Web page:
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@mail :  cindy.aubernon@univ-lille2.fr      tél. :  0320623511

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Titre de la communication :
Thermoregulation in necrophagous Dipteran larvae: application in forensic entomology.
Auteurs (et leurs adresses) de la communication :
Cindy Aubernon, Valéry Hédouin, Damien Charabidzé Univ.Lille, CHU Lille, EA7367 - UTML - Unité de Taphonomie Médico-Légale, F - 59000
Résumé de la communication :
When a person dies, in wild, his cadaver will be colonized by necrophagous insects. Many species are attracted by decaying corpse, but flies are the most common and numerous. They lay eggs on the cadaver and from these eggs, maggots hatch and nourishing on fleshes. Forensic entomology relies on these insects to date the death in a legal context. A key point for forensic entomologists is that larval growth depends on temperature: maggots grow faster at higher temperatures. Accordingly, understanding the behavior and the physiology of these insects according to temperature is crucial. The aim of my thesis is to highlight the thermal behavior of three species of forensic importance: Lucilia sericata, Calliphora vomitoria and Calliphora vicina
My work can be divided in three parts: 1/ behavior of the maggots in their thermic environment, 2/ effect of sociality (congeners) and 3/ impact of these two points on larval development.
To answer these questions, I designed the Thermograde, a 80cm long food-supplied linear thermal gradient (17°C to 50°C). 80 larvae of one of the three species were placed inside and their location was checked after 19h. The selected temperatures were 33.3±1.52 for L. sericata, 29.61±1.63 for C. vomitoria and 22.43±1.55 for C. vicina. These results suggest a larval behavior for thermal optimization. According to this hypothesis, maggots of each species should move in their environment (i.e. on the corpse), trying to reach location close to their preferential temperature.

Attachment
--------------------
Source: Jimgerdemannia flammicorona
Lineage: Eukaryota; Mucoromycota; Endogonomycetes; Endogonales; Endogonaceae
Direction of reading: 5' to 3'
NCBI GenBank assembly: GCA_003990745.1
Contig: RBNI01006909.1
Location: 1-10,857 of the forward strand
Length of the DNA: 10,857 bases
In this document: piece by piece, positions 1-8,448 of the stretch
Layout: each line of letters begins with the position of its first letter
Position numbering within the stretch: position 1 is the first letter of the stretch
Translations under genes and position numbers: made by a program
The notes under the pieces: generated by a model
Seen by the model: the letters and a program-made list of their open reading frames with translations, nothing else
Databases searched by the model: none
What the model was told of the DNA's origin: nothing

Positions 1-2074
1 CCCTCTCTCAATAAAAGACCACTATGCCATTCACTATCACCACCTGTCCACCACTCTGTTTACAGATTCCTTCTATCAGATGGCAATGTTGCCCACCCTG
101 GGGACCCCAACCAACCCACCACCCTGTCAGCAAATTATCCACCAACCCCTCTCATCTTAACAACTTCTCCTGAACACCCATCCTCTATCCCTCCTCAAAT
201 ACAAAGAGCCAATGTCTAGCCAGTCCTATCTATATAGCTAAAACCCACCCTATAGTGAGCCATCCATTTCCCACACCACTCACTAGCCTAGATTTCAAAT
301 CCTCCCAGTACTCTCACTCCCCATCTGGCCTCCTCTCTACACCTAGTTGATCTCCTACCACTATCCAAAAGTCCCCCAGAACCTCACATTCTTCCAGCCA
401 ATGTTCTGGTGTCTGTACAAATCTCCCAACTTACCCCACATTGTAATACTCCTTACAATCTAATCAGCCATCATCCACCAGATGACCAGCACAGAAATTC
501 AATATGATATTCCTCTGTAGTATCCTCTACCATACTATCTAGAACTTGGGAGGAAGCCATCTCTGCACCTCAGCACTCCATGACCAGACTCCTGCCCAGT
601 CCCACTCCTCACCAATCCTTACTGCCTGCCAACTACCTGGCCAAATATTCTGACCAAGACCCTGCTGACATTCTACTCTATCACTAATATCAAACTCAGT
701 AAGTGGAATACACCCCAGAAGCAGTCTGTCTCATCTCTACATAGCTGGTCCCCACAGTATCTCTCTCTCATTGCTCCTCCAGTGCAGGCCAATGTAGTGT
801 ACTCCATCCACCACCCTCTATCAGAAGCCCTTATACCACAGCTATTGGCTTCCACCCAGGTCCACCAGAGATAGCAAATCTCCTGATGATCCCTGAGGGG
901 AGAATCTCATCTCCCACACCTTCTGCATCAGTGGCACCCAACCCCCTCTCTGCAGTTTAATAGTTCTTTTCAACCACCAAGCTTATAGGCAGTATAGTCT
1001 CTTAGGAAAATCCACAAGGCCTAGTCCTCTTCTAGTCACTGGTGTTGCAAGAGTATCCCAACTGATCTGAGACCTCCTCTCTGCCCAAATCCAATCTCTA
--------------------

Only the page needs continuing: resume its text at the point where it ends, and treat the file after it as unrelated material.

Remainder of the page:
To test this postulate, I realized another experiment using a 40cm long food-supplied rearing apparatus with one hot spot at each extremity (25°C and 34°C with an ambient temperature of 20°C). Testing three conditions (spots ignition time), the results show that the larvae were able to select an optimal temperature in their local environment and to move to another place when the environment became less favorable. However, when a group of larvae was located in a healthy area, its moving to a more optimal place was very long or never happened.
These results bring interesting questions regarding the larval growth and physiology. These questions are especially important in the context of forensic entomology for the time of death calculation. Indeed, larval developmental parameters are currently measured using captive larvae reared at a given constant temperature. Such setup prevents any larval thermoregulation, and accordingly do not reflect their actual development under field conditions. Consequently, during my last PhD year, I will realize developmental experiments in a setup allowing larval thermoregulation. With this last experimentation, I will try to demonstrate how the larvae\'s behavior affect their development, and then refine the way forensic entomologist estimate the time of the death.